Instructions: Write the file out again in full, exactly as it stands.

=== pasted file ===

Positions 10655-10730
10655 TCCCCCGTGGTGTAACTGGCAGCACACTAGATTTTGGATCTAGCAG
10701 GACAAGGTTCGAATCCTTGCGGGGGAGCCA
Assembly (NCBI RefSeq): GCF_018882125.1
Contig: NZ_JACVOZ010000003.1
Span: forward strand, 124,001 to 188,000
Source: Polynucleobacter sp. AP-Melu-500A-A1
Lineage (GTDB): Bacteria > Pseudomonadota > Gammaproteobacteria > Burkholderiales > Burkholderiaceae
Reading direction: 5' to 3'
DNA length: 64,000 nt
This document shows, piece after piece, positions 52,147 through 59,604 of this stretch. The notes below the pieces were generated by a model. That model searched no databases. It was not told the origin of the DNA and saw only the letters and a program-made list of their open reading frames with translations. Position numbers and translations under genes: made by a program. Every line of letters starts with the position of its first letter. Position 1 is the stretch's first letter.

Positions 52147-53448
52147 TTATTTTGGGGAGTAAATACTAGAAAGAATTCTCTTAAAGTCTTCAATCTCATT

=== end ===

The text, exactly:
Positions 10655-10730
10655 TCCCCCGTGGTGTAACTGGCAGCACACTAGATTTTGGATCTAGCAG
10701 GACAAGGTTCGAATCCTTGCGGGGGAGCCA
Assembly (NCBI RefSeq): GCF_018882125.1
Contig: NZ_JACVOZ010000003.1
Span: forward strand, 124,001 to 188,000
Source: Polynucleobacter sp. AP-Melu-500A-A1
Lineage (GTDB): Bacteria > Pseudomonadota > Gammaproteobacteria > Burkholderiales > Burkholderiaceae
Reading direction: 5' to 3'
DNA length: 64,000 nt
This document shows, piece after piece, positions 52,147 through 59,604 of this stretch. The notes below the pieces were generated by a model. That model searched no databases. It was not told the origin of the DNA and saw only the letters and a program-made list of their open reading frames with translations. Position numbers and translations under genes: made by a program. Every line of letters starts with the position of its first letter. Position 1 is the stretch's first letter.

Positions 52147-53448
52147 TTATTTTGGGGAGTAAATACTAGAAAGAATTCTCTTAAAGTCTTCAATCTCATT